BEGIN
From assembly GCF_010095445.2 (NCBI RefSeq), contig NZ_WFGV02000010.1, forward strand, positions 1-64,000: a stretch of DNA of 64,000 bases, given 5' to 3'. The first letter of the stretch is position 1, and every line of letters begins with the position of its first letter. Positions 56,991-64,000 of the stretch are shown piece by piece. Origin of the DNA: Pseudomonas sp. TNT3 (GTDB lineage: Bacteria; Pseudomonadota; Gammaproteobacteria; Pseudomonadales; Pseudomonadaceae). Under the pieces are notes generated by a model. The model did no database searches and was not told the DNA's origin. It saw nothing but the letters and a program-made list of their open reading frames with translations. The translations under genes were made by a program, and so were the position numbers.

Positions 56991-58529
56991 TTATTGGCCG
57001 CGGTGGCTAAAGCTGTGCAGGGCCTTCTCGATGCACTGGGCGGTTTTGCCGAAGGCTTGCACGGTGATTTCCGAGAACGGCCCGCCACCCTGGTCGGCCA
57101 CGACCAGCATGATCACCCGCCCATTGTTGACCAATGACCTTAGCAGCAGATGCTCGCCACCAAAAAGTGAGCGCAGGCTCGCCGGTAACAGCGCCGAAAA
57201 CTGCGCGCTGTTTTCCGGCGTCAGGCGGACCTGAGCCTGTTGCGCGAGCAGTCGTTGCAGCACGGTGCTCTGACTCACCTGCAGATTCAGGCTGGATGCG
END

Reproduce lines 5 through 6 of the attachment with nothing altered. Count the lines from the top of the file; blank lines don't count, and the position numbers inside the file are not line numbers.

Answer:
57101 CGACCAGCATGATCACCCGCCCATTGTTGACCAATGACCTTAGCAGCAGATGCTCGCCACCAAAAAGTGAGCGCAGGCTCGCCGGTAACAGCGCCGAAAA
57201 CTGCGCGCTGTTTTCCGGCGTCAGGCGGACCTGAGCCTGTTGCGCGAGCAGTCGTTGCAGCACGGTGCTCTGACTCACCTGCAGATTCAGGCTGGATGCG